By Rider, 25 July 2006; Revised
’Cannon’ comes from Latin word ‘canna’ (pipe) and is broadly defined as large pipelike firearm, built to fire heavy missiles long distances. Early cannons were called bombards but from the 15th century only the largest cannons were called so.
The oldest recorded mention of cannons comes from China where Buddhist monks painted a cannon amongst other weapons of war. The painting comes from the year of 1128. The first use of cannons in Europe was in the Siege of Metz (1324) and by the English against the Scots in 1327. The first inscription of firearms in army utilities comes from 1326. A chronicler mentioned that in 1350 the cannon were as widely spread as any other weapon.
The first cannons could be divided into two groups: the smaller bronzer weapons and the larger iron cannons. The use of gunpowder helped to make cannons more common. Still it is not known how effective were of how much they were used in battle because battle descriptions tend to exagerate the role of these status symbols. It is sure however that cannons in those days demoralized people who hadn’t seen them before with smoke, noise and fire.
The early cannons didn’t always shoot round missiles. The smaller cannons used to fire arrow-like missiles in the 14th century. The arrow-like missiles incorporated a messing stabilizator or a fireproof head. In the beginning the missiles were made of iron but later it was replaced with stone because stone was cheaper than most metals during the 14th and 15th centuries. The round missile was covered with tin. For use against living creatures, pills were invented. In extreme situations nails or iron stuff were used as well.   

The mounting of cannons on wheels didn’t happen before the 15th century. Before that the guns were pushed onto wooden platforms. The largest siege bombards were tightened with belts onto wood and wood was nailed into the ground. The aiming was done from the platform or wedge like wooden pieces were placed under the cannon. The wooden support frame was put specifically into place for it to suffer the hit.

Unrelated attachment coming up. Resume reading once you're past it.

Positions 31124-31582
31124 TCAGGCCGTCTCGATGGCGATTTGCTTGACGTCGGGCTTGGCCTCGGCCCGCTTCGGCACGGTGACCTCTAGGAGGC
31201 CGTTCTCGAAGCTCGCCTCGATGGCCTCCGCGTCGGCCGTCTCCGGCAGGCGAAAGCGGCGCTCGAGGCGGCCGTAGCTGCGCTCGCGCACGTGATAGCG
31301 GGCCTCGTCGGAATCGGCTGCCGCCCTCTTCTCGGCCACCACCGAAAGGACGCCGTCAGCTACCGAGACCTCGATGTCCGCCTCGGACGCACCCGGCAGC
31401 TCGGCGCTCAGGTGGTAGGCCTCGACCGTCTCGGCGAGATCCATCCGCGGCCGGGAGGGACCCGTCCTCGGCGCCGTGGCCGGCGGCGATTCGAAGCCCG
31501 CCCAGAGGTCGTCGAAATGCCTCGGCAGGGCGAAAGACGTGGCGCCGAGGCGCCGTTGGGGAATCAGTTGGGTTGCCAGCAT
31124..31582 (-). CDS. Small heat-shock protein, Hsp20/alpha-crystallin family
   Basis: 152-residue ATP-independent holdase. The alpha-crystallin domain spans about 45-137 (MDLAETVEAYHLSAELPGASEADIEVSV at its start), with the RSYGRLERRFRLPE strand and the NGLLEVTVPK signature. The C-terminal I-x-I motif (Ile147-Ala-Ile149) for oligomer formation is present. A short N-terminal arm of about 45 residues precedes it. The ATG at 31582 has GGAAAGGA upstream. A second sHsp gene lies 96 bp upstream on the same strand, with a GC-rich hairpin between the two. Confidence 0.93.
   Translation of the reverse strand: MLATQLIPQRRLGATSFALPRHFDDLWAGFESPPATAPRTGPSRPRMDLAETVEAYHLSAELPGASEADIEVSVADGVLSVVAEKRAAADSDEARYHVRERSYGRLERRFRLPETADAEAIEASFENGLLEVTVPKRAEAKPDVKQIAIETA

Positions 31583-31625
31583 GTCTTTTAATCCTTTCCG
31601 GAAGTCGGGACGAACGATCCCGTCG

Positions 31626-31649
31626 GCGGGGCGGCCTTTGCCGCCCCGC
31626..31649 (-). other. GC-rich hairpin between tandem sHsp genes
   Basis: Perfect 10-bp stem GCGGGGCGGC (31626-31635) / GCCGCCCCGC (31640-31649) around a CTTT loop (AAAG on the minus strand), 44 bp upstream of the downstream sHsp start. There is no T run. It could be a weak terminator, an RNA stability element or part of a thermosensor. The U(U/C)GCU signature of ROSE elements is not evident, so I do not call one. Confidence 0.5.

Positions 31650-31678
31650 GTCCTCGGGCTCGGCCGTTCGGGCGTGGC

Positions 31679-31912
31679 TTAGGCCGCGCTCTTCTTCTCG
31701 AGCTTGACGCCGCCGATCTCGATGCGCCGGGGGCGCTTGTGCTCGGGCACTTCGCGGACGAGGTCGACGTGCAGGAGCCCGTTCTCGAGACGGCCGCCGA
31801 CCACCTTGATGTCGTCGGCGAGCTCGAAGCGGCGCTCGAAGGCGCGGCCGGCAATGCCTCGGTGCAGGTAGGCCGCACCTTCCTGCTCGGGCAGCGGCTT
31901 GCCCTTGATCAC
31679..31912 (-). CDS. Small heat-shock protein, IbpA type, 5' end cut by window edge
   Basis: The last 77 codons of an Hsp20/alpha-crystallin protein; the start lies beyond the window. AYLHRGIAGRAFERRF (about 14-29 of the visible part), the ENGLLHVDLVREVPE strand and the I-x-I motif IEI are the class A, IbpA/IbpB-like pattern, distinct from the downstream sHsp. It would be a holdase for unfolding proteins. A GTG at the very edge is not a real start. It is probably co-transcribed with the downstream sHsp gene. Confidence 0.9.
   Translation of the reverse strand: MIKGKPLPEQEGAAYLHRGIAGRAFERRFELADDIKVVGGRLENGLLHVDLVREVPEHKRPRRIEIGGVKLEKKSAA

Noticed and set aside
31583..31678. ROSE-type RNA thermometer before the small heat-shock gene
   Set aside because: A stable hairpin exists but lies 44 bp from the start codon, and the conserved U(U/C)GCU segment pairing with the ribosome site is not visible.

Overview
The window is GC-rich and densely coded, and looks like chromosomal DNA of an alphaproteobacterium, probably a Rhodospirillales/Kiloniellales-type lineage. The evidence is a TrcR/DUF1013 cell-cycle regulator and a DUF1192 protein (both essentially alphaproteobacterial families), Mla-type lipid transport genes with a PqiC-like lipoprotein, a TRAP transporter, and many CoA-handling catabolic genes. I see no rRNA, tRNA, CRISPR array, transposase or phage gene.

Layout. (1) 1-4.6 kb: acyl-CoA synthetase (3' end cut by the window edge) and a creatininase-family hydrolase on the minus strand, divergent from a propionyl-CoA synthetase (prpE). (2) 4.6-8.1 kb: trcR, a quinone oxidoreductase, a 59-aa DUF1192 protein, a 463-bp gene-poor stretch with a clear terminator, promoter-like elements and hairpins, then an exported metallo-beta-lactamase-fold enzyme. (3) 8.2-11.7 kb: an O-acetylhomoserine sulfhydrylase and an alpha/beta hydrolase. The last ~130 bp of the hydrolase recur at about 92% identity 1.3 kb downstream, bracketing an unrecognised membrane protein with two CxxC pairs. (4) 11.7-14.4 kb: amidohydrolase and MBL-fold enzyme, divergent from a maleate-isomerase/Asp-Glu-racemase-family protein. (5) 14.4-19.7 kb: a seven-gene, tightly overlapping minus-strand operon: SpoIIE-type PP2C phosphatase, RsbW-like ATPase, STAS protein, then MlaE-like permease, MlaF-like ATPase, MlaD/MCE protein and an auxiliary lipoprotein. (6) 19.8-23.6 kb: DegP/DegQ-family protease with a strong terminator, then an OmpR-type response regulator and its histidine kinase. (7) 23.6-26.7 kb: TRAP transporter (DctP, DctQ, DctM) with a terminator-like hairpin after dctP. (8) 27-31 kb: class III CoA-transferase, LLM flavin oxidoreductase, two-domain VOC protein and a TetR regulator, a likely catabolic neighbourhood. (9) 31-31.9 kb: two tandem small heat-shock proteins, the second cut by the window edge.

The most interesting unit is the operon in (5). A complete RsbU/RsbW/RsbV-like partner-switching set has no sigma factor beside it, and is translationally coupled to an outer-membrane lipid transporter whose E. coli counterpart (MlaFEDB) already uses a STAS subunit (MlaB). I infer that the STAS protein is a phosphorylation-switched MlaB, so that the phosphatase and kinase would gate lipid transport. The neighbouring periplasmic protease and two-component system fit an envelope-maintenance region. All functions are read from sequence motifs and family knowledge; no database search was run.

By the 16th century the cannons were classified by sizes with names such as ‘royal cannon’, ‘demi-cannon’, ‘culverin’, ‘demi-culverin’, ‘falcon’, ‘falcon-keeper’, etc. And during the 18th century cannons were classified by the weight of the missile. Demi-cannon was renamed as the 32-pounder (15kg). Smaller weapons were the 18-pounder (8 kg) culverin, 12-pounder (5 kg), 9-pounder (4 kg) and 6-pounder (3kg). The gun’s barrel was loaded onto a wooden sledge that was balanced by two things. Small metal missiles were put to the both sides of the cannon’s barrel – this system was invented by an unknown Dutchman. You could change the corner of aiming by moving the wooden wedge. 
Early big cannons were built together of iron; they were heated until they glowed as yellow, then hammered together to form a barrel. Iron circles were put over the barrel to put it tighter into place. Smaller cannons were built of messing or bronze using the technique that earlier was used to create statues. In the 16th century the Dutch discovered a way of creating cannon in a pre-built form. The technique was imported into England where the first iron cannon were built in 1543. Making cannons from iron reduced the weight and cost of the cannon so increase the amount of cannons that could be deployed – they greately increased the power of English navy.
In the 18th and 19th centuries, the cannon had many roles. They were like today’s automatic guns on the battlefield and were used to diminish the number of enclosing enemies. Larger cannons and mortars were used in sieges and their sole purpose was to make holes into the defensive line of the enemy. 

The development of the cannon reached its zenith with the innovations of John A. Dahlgren. He was an admiral who devised heavy iron cannon. Such were used on the Confederacy ships during the American Civil War. In 1862 John Gilleland devised multi-barreled cannon that turned up to be an admirable failure.
The military use of cannons was decline during the 19th century because of the introduction of smaller and very accurate field guns that could be rear-loaded and fire explosive shells.